To evaluate the true cost of accelerating curing, the cost of the concrete and the cost of operating the curing system should be considered. In most cases the early strength requirements determine the cost of the concrete mixture. Since cement hydration usually generates enough heat to keep product temperature high, most of the applied external heat is used to heat forms and air in the curing environment and to replace heat that is lost. To conserve energy, insulated curing blankets or tarps should be used and the concrete products covered as soon as possible. Repair all holes and tears in the blankets and tarps. Direct-fired boilers are typically more efficient than standard boilers. Direct-fired boilers have efficiencies of 90% or more compared with standard boilers with efficiencies of 75% to 80% or less. Direct-fired boilers are placed closer to the concrete products, reducing heat loss through the piping. Usually, direct-fired boilers require less maintenance. All pipes delivering steam or hot water from the boiler to the products should be insulated. Leaks in piping and valves should be repaired immediately. These are areas where energy is lost and the cost of curing increases. Lost production is the major cost of an inefficient curing system. If heat is lost through leaky, uninsulated piping or through torn, improperly insulated covers, the products may not reach the desired tempera ture fast enough. Resulting delays in detensioning and form stripping are costly because they affect the construction schedule, which could result in penalties or lost bonuses. Curing equipment must be properly maintained to produce the designed curing cycle and conserve energy.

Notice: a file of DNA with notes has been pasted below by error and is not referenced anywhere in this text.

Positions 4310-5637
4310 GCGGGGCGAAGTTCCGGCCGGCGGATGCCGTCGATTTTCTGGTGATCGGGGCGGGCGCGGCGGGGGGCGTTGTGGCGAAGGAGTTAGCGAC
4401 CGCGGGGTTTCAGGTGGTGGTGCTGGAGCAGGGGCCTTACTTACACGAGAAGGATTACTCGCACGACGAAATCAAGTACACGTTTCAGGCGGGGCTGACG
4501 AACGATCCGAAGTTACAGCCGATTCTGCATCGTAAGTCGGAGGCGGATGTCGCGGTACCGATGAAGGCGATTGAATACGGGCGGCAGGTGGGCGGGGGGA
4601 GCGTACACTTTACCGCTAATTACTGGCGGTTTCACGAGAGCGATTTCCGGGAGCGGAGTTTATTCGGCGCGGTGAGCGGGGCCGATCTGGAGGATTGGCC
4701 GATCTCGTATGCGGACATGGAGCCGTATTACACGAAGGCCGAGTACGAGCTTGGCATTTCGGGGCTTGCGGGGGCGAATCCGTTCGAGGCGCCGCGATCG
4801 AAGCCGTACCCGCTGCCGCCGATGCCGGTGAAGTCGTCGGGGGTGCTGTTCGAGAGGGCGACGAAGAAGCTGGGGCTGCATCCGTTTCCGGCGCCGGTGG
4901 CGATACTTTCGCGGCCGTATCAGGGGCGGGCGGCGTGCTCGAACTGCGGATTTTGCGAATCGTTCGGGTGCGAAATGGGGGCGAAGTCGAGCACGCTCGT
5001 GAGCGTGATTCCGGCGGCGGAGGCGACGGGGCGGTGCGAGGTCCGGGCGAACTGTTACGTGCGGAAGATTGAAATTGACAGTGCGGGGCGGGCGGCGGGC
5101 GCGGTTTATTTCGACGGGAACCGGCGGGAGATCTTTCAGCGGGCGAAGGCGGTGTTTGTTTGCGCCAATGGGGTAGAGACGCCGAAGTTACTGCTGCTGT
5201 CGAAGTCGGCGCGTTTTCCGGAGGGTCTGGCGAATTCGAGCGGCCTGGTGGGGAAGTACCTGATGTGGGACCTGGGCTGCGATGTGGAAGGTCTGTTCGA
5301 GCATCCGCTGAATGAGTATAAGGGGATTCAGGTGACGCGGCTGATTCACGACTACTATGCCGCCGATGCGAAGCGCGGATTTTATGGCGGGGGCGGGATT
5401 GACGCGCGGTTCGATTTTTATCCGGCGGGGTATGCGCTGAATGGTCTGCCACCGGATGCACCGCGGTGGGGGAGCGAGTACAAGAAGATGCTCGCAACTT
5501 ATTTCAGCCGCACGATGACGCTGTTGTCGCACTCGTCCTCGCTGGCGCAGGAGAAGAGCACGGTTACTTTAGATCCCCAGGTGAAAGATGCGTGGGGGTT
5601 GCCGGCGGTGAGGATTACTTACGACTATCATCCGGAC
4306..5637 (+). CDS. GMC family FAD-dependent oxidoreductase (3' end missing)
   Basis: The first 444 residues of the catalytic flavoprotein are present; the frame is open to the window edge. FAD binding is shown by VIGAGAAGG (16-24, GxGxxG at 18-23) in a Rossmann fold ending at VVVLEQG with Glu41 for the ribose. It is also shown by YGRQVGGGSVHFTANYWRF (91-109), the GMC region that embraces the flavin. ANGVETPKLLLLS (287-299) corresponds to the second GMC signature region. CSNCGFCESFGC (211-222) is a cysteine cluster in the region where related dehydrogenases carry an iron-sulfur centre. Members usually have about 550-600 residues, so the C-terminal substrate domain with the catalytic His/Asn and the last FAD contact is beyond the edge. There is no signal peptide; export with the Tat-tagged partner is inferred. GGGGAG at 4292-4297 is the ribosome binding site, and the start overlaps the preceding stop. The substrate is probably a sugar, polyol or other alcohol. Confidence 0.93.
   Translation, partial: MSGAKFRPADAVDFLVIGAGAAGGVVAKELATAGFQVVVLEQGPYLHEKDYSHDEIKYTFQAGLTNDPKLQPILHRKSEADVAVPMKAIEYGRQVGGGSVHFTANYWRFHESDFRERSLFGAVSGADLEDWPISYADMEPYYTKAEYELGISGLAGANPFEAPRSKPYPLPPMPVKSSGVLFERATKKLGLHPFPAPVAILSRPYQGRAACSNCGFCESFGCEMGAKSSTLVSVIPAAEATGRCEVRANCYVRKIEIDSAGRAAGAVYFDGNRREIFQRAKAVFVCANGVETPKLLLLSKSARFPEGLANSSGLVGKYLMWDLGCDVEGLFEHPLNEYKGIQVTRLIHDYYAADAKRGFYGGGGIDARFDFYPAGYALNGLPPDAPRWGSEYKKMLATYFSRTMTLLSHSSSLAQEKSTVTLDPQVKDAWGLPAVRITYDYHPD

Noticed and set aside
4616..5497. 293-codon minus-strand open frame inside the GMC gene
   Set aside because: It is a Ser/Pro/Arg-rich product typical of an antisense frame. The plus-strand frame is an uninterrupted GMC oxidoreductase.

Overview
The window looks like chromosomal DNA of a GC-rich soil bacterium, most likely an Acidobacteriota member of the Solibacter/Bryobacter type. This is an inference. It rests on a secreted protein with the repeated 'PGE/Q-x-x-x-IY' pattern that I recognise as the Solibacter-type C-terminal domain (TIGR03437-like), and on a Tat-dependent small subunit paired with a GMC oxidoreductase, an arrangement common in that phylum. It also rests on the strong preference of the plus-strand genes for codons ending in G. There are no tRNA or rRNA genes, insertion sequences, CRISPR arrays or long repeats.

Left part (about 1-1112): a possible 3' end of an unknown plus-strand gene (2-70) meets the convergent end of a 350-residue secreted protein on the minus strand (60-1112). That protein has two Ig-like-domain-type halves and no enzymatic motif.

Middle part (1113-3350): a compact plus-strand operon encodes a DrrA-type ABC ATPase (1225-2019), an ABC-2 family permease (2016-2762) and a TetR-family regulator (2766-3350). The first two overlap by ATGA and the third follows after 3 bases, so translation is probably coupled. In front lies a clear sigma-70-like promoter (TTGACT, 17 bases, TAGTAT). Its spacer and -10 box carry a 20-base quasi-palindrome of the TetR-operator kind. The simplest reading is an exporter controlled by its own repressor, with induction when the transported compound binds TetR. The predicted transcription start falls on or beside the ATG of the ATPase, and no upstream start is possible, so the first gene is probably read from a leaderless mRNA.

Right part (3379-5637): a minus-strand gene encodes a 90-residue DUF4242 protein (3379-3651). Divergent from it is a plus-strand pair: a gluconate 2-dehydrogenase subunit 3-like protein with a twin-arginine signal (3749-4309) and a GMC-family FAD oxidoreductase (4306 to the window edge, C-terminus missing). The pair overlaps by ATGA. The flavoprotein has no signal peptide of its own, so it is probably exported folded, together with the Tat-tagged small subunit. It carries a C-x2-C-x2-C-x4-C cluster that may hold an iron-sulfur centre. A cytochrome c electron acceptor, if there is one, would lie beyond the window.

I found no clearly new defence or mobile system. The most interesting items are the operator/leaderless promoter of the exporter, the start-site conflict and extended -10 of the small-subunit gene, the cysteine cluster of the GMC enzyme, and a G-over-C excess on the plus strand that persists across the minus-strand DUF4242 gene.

cate hydrates. This produces a white powder on the concretes surface. Second, reduced moisture in the air allows surface drying of the concrete. If heated air is used to accelerate curing, the products should be covered to prevent moisture loss or misted with water to increase the relative humidity of the surrounding air and prevent premature drying. Curing by jacketed heating. These are usually referred to as radiant heating systems. Hot water or steam in pipes transfers heat to the concrete by radiation or convection. In these systems the heating medium circulates back through the boiler, making this a more fuel-efficient curing system than steam curing. Products must be covered because of the dry curing environment, but this environment also uses insulated forms that make the system more efficient. Conductive systems typically dont heat products as quickly as those using live steam, mainly due to inefficiencies of heat transfer. Curing by electrical heating. Electrical resistance heat has been used in several applications. Electric curing accurately controls temperature and is a reliable system requiring minimal labor. Well-insulated forms are used to conserve energy, but the system may not be cost effective in areas with high electric rates. Accelerated curing cycle The accelerated curing cycle can be divided into three periodspreset, rising temperature, and maximum temperature (Figure 1). Preset. Little or no cement hydration occurs during preset. Initial set ends the preset period. Heat shouldnt normally be applied until after initial set has occurred. Duration of the preset period is affected by admixture type and dosage, cement type, presence of pozzolans or ground granulated blast furnace slag (GGBFS), initial concrete temperature, and air temperature in the curing environment. Since the preset time of the concrete varies with different concrete mixtures and temperatures, testing is the best method for determining the actual duration of the preset time. Use ASTM C 403, Standard Test Method for Time of Setting of Concrete Mixtures by Penetration Resistance to determine when initial set has occurred. Since many variables affect initial set, perform this test whenever there are changes in concrete ingredients, mix proportions, or concrete temperature. Perform it